Mary Sanchez is a syndicated columnist.
Barbour, with visions of the 2012 GOP presidential nomination swirling in his head and no doubt keen to establish his right-wing bona fides, had this to say about the doings of a Southern movement intent on keeping the races separate as the nation was charged to integrate:
"You heard of the Citizens' Councils?" he said in an interview with the conservative Weekly Standard. "Up North they think it was like the KKK. Where I come from it was an organization of town leaders." He went on to describe the Citizens' Council in his hometown, Yazoo City, as a sort of Rotary Club that kept the racial peace, threatening to run those nasty cross-burning Ku Kluxers out of town.
In reality, the Citizens' Councils of the 1950s and '60s - originally known as White Citizens' Councils - were more like a lite expression of white supremacy. Composed of a city's educated business class, the councils formed throughout the South following the historic Brown v. Board of Education ruling to desegregate schools, intent on giving a veneer of civility to their racist views.
The councils decried violence but favored more genteel methods of racial intimidation. They saw to it that black people who sided with the NAACP were fired from their jobs, along with any white people who aligned with integrationists. (The councils did this often by publishing lists of NAACP sympathizers.) The councils could also be counted on to disrupt black voters. By 1955, more than 250 such councils existed, with 60,000 members, according to the Anti-Defamation League.
The councils are morally indefensible, a fact somebody close to Barbour no doubt convinced him of, albeit a little late. Last week, Barbour retracted his comments about the councils.
"My point was my town rejected the Ku Klux Klan, but nobody should construe that to mean I think the town leadership were saints either," Barbour said. "Their vehicle called the Citizens Council is totally indefensible, as is segregation."
So do we credit Barbour for his newfound fervor for fact checking?
Sorry, class can't be dismissed yet. Barbour, in the same Weekly Standard piece, said of the civil rights era of his youth, "I just don't remember it as being that bad." I suspect that is because he only recalls it from a white person's perspective. Fifty years later, he's had plenty of time to get up to speed.
The old Citizens' Councils aren't just a footnote to history, not for the nation or for Barbour. In 1985, the dregs of the group reconfigured into an organization called the Council of Conservative Citizens, basing itself in St. Louis. Barbour appeared at a council-sponsored event in 2003, during his run for governor. He was questioned after that appearance and later denounced the group's views. Yet here he is, fresh from singing the praises of its antecedents. It would seem that Barbour's still got some learning to do.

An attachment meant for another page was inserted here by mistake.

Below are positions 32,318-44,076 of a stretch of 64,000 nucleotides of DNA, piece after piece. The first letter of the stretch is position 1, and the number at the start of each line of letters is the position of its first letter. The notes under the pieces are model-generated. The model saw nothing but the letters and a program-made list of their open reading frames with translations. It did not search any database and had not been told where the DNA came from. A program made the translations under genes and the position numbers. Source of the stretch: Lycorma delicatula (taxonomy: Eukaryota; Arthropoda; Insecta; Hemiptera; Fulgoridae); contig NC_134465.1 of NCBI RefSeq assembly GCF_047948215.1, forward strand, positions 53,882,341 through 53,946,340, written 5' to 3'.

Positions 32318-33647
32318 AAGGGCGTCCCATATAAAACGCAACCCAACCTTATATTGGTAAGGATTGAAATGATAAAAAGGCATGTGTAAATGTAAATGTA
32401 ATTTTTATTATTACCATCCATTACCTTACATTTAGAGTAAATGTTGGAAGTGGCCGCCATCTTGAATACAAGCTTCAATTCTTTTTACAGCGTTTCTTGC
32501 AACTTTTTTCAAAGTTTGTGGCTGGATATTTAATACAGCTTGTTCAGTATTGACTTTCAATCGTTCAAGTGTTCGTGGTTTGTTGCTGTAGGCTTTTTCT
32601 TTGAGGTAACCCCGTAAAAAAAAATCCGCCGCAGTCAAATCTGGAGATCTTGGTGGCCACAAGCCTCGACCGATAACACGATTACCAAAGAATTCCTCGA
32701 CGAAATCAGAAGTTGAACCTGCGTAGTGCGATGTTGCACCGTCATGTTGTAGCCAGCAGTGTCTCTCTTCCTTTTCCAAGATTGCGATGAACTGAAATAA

What does the group profess today?
"The CofCC is the only serious nationwide activist group that sticks up for white rights!" spews the organization's website. It opposes "all efforts to mix the races of mankind" as well as "massive immigration of non-European and non-Western people's into the United States." The group also has a lot to say about state's rights and preserving Southern heritage. And about gays in the military, immigration, black crime rates and its bedrock tenet that politicians and government "must reflect Christian beliefs and values."
The reason a politician like Haley Barbour speaks before groups like the Council of Conservative Citizens is that they share many of his views, and he wants to count on their votes and their activism, however much he might reject their coarse views on race. That's the story of the Republican Party's "Southern strategy." It was Southern white resentment of the Civil Rights Act and other milestones of racial equality that turned the Solid South from a Democratic heartland to a Republican one. Republicans found it easy to turn white voters in the South and elsewhere against the Democrats by portraying their liberal social programs as a sop to blacks, and to this day a large number of Republican candidates honor this tradition in their campaigns with veiled appeals to racial resentment. (For further reference, see "Atwater, Lee.")
As a Southern governor who lived in the civil rights era, and as a possible presidential contender, Barbour has no excuse for not understanding racial history or these tactics better. Barbour is an intelligent man and a keen politician; he can't play dumb. He could be -- and should be -- playing a key role in healing the wounds of past racial discrimination in the South.
It would be a brave conservative, and a brave Southern one at that, who truly rejected this sordid legacy. Perhaps we'll see if Barbour is that man.